They sacrificed to demons that were no gods, to gods they had never known, to new gods that had come recently, whom your fathers had never dreaded. (Deuteronomy 32:17)

This 'demons that were no gods' is strange. I thought there are simply no other gods. That means, if some people believe in other gods, those other gods are just figments of their imagination. Those other gods are not demons or anything. They're nothing. That's it. That's the fundamental faith of Judeo-Christian and Islamic tradition.

I thought that one of the most fundamental aspects of monotheism is that the doctrine is atheistic when it comes to other gods.

Yet, it seems that G-d is complaining that Israelites are worshiping gods that are actually demons.

In fact, I thought Judaism doesn't believe in demons at all.

Yet here we have a bunch of beings:

  1. demons that were no gods
  2. gods they had never known
  3. new gods that had come recently

2 and 3 could be gods in an atheistic sense. They are real in someone's head, and that's it. God calls them gods nevertheless, perhaps in an atheistic sense.

But what about the demons?

Explanation for #2 and #3 would be great, too.

If 2 and 3 means gods in an atheistic sense (that is, they're not really gods, but they are gods in the beliefs of the Israelites), this fits standard Judeo-Christian theology. There are simply no other gods. Those other gods exist only in the believers' minds.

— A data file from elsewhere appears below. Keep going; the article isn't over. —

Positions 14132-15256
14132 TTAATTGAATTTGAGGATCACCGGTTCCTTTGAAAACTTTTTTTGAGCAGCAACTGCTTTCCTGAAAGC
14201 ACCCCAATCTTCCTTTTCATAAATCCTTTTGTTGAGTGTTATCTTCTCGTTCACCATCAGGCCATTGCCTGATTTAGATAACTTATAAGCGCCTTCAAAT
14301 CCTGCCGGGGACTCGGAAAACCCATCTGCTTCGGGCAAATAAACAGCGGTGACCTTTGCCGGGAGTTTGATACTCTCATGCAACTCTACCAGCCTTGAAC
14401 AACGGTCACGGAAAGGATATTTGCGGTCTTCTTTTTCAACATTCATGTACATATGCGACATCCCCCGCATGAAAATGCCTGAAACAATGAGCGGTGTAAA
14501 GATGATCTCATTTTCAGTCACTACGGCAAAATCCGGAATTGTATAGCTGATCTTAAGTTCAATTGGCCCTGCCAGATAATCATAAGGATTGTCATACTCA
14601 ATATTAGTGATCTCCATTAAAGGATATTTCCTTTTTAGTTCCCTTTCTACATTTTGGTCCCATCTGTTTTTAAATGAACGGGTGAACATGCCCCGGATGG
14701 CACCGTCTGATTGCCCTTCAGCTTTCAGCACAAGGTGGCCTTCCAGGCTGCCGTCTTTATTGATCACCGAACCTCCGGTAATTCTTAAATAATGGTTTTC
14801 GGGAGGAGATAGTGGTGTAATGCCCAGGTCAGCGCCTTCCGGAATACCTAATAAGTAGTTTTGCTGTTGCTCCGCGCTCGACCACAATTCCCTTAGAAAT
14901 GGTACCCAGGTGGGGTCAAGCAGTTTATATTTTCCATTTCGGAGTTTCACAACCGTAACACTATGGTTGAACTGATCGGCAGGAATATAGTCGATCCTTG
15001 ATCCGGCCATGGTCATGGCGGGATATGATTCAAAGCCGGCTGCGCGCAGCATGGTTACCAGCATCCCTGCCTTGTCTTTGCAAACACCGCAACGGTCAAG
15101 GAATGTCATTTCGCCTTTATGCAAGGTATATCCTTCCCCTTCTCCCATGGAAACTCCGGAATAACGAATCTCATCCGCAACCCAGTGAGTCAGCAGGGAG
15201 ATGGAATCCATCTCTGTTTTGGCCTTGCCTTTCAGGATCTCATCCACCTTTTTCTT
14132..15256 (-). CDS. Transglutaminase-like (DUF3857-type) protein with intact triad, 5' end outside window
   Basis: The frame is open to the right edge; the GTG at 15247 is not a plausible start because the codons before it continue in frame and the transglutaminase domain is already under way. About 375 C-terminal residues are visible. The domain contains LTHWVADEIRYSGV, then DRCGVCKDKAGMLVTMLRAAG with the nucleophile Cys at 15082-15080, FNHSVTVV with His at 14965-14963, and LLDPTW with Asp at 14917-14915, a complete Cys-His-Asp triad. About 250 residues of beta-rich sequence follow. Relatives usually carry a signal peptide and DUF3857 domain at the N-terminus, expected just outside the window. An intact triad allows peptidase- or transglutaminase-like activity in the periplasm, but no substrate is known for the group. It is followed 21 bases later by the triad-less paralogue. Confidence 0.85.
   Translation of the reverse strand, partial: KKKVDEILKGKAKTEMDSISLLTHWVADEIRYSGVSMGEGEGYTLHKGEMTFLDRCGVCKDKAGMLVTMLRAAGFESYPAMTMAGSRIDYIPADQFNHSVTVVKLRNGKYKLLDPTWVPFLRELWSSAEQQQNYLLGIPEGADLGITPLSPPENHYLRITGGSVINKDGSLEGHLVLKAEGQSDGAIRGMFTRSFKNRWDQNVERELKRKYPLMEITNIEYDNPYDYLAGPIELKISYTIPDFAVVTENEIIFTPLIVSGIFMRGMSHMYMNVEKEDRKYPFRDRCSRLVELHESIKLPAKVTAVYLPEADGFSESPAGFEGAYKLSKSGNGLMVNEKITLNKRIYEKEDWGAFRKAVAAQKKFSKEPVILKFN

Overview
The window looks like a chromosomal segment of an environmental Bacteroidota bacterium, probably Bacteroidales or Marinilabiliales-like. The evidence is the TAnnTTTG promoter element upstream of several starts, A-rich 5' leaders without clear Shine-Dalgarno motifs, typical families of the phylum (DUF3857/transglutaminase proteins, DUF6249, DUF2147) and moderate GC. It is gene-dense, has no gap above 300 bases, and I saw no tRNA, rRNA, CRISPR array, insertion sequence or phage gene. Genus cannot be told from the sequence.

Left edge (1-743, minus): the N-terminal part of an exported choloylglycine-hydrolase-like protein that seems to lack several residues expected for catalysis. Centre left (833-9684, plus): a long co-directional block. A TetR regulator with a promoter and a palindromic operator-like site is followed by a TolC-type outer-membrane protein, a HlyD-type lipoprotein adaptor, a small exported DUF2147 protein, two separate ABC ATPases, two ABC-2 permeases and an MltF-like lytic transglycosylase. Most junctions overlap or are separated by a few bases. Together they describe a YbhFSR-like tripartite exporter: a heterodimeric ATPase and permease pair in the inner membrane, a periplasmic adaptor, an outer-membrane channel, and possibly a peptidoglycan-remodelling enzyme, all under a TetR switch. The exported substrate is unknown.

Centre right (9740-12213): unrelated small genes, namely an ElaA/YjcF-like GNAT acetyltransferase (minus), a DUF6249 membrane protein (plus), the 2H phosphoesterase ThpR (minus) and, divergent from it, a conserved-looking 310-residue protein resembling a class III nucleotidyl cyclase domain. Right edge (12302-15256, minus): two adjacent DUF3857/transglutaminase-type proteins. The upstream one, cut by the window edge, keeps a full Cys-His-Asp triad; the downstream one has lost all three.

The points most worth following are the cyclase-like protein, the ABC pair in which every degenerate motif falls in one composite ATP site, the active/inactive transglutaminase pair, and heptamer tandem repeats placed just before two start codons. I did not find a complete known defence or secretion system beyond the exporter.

The demons, however do not fit the pattern.

It seems that case 1 suggests that G-d knows that Israelites think that those beings are gods but they are actually demons. But that means, in an atheistic sense those beings are gods. The Israelites think they are gods. So why does G-d call them demons?

They should be just nonsense gods that exist only in believers' minds. G-d is apparently atheistic, so to speak, when it comes to other gods.

Another way to interpret this is to see that 1, 2, and 3 are describing real beings. So, 1 are demons that Israelites think are gods. Number 2 and 3 are gods that Israelites think are gods. G-D thinks the Israelites are stupid not for worshiping non-existent gods but for worshiping gods that they had never known and that had come recently

So we do have other gods, namely demons and those that "they had never known and that they had come to know recently."

Another explanation is that when people believe in other gods, those other gods are actually demons. That means demons exist.

That does not fit common theology. Common theology says when people believe in other gods those other gods are just figments of their imagination, not actually demonic beings.

In any case, I am very confused. What are those demons anyway?

  • 2
    why is #1 any different from your provisional understanding of 2 and 3? As they are not gods, they are inventions of the individual. Is it that the text uses a different word to label them as invalid? Are you wondering whether the use of the word indicates that they exist?
    – rosends
    Nov 27, 2013 at 11:50
  • #1 doesn't fit the pattern of common theology that no other gods exist at all. They're not demons. They just don't exist.
    – user4951
    Nov 27, 2013 at 12:05
  • The text in other places refers to gods which don't exist and mentions objects of worship which aren't real (such as names of idols). Why is this any different? Are you asking about whether there is an idea of sheidim in Judaism or if their mention here makes them something different?